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Some tribes aren’t sharing information with Oklahoma law enforcement amid license plate dust up

Sharon Scott, president of the Oklahoma Intertribal Tax Association, testifies at a joint tribal relations committee hearing on Monday at the Oklahoma Capitol.
Janelle Stecklein
/
Oklahoma Voice
Sharon Scott, president of the Oklahoma Intertribal Tax Association, testifies at a joint tribal relations committee hearing on Monday at the Oklahoma Capitol.

A handful of Oklahoma-based tribes are refusing to share their tag information with law enforcement amid ongoing anger and frustration over an abrupt change in how state law enforcement is enforcing license plate policies for Indigenous residents.

The Department of Public Safety’s sudden decision to ticket Oklahoma drivers with tribal vehicle tags but reside outside their tribe’s official boundaries also helped derail negotiations with the Oklahoma Turnpike Authority, said Sharon Scott, president of the Oklahoma Intertribal Tax Association.

Some tribal leaders are frustrated over a “combative” relationship with the Turnpike Authority, Scott said. The agency has struggled to bill some Indigenous motorists that have tribal tags because it cannot access vehicle registration information.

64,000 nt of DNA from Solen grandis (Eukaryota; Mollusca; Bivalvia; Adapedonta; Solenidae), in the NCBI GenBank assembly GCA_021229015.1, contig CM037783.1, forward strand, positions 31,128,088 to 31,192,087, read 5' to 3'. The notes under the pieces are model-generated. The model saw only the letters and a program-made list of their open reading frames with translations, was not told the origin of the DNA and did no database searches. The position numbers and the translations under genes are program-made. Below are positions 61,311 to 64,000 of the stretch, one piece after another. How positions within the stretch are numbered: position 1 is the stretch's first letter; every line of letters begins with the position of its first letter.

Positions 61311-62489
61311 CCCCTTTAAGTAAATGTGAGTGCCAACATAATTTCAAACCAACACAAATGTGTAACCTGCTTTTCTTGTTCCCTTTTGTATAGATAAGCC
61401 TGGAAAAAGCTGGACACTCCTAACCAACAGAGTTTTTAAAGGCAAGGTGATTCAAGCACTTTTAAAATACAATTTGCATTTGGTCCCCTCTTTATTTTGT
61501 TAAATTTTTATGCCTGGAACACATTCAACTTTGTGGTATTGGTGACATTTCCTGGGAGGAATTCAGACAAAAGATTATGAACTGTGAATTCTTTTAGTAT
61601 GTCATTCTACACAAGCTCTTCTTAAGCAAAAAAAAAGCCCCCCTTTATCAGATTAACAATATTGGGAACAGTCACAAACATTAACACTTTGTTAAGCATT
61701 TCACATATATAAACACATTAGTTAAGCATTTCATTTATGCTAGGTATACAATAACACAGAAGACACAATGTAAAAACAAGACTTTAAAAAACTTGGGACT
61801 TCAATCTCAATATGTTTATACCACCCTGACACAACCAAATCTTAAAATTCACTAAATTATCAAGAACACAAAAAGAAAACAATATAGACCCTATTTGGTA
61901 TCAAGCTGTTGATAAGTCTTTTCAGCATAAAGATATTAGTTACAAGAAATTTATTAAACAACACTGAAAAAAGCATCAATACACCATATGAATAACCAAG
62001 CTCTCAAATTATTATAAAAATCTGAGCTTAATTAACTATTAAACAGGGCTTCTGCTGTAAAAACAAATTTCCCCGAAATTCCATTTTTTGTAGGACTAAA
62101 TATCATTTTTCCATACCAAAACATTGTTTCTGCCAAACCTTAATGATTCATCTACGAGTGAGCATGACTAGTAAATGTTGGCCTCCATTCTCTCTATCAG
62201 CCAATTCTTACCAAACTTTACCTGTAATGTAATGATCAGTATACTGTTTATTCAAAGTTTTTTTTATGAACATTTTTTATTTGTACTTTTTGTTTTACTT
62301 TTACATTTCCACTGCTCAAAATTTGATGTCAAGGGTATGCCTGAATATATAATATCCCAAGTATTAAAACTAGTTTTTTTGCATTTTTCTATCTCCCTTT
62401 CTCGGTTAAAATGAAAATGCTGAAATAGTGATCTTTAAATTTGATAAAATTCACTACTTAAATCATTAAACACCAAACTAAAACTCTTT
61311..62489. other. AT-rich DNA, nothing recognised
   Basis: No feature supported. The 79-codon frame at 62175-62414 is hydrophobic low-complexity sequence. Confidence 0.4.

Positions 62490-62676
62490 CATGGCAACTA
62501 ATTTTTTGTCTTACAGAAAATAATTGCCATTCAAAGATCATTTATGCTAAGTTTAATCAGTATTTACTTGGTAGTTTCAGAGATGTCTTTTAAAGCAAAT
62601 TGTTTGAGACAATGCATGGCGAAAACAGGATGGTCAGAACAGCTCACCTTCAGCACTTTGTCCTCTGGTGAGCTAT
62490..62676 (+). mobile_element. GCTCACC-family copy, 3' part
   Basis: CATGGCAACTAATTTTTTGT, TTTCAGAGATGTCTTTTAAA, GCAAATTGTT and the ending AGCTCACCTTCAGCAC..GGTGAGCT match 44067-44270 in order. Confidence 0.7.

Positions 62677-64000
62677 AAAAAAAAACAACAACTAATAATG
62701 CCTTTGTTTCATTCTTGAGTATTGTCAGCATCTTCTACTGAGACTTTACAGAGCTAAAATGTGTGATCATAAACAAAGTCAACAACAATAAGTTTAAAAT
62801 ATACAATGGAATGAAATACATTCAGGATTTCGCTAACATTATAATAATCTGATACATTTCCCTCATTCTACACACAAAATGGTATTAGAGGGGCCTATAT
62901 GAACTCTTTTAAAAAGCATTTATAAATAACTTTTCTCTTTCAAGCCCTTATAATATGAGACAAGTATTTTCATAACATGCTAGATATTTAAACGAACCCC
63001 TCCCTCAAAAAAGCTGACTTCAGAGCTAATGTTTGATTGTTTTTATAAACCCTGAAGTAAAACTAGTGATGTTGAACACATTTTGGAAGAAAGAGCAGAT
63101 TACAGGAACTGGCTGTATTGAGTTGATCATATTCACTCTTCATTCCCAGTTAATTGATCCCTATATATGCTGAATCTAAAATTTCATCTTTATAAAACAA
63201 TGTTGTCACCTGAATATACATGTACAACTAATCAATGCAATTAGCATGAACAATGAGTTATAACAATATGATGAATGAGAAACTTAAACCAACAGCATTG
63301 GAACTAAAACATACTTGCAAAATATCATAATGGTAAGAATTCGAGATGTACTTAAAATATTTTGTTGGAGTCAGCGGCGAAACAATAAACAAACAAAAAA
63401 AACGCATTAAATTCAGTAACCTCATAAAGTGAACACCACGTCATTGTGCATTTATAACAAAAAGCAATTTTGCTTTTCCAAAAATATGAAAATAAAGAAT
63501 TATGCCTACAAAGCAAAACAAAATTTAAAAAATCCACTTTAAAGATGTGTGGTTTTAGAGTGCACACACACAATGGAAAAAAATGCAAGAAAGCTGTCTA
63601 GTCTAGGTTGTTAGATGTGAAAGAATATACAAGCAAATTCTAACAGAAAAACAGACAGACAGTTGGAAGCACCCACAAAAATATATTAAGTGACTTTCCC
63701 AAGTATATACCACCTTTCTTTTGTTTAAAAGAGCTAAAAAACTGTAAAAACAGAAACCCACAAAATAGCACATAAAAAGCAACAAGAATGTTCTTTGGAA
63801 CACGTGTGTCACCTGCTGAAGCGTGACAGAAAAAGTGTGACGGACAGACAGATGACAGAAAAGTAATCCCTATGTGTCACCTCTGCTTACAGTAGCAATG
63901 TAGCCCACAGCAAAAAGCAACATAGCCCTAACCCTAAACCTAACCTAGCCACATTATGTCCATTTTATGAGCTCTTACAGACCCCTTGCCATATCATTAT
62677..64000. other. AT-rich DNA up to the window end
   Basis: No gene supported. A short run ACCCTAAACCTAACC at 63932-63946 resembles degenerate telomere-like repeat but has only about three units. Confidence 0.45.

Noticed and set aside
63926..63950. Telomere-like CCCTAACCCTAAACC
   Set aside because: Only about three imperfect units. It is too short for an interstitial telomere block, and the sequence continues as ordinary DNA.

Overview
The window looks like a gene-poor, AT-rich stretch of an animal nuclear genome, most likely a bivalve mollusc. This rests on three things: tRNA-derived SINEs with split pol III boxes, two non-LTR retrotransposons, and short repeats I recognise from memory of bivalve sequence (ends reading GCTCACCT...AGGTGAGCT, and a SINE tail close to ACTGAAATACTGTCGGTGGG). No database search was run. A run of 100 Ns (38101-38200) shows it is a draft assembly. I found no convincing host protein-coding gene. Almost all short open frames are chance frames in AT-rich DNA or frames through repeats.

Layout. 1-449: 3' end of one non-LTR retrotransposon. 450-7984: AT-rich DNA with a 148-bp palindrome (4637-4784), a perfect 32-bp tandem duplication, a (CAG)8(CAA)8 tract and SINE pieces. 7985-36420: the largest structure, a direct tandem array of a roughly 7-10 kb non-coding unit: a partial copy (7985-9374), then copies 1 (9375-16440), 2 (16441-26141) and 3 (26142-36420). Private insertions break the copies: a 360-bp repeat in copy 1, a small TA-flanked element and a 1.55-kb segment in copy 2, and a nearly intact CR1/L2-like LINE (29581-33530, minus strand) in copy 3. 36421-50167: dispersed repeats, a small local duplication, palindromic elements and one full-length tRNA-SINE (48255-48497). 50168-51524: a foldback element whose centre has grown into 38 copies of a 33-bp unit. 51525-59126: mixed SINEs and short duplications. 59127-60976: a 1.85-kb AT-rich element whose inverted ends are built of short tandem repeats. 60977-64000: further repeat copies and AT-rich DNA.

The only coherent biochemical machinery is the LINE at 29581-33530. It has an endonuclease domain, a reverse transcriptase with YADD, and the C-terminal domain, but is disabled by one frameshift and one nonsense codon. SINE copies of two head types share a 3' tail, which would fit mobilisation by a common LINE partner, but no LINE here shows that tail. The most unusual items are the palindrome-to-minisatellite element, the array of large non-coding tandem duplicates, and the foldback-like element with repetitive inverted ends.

Some smaller tribes, meanwhile, don’t view the one-size-fits-all model vehicle compacts being pushed by the governor as a solution to solve the information-sharing problem. The loss of tax commission revenue would be harmful to smaller tribes as it is one of the largest revenue streams.

“Compacts aren’t a one-size fits all for all tribal nations,” said Scott, who also serves as executive director of the Seminole Nation Business and Corporate Regulatory Commission, which is essentially the tax commission for the tribe.

Scott made the remarks at the Joint Committee on State-Tribal Relations meeting Monday where lawmakers approved new motor vehicle registration and license tag compacts with the Chickasaw and Choctaw nations.

Trevor Pemberton, an attorney for Gov. Kevin Stitt, said the three tribes are the only ones to have motor vehicle compacts, though Stitt’s office has offered to enter into model compacts with a number of others. The Cherokee Nation’s existing compact is set to expire at the end of the year and is currently being renegotiated.

Scott said 27 of the 33 tribes that issue their own tags currently share their information with the Oklahoma Law Enforcement Telecommunications System, also known as OLETS. She did not name the six tribes that are not participating in the statewide system that facilitates a formal exchange of information between law enforcement agencies. It contains information like driving records and criminal histories.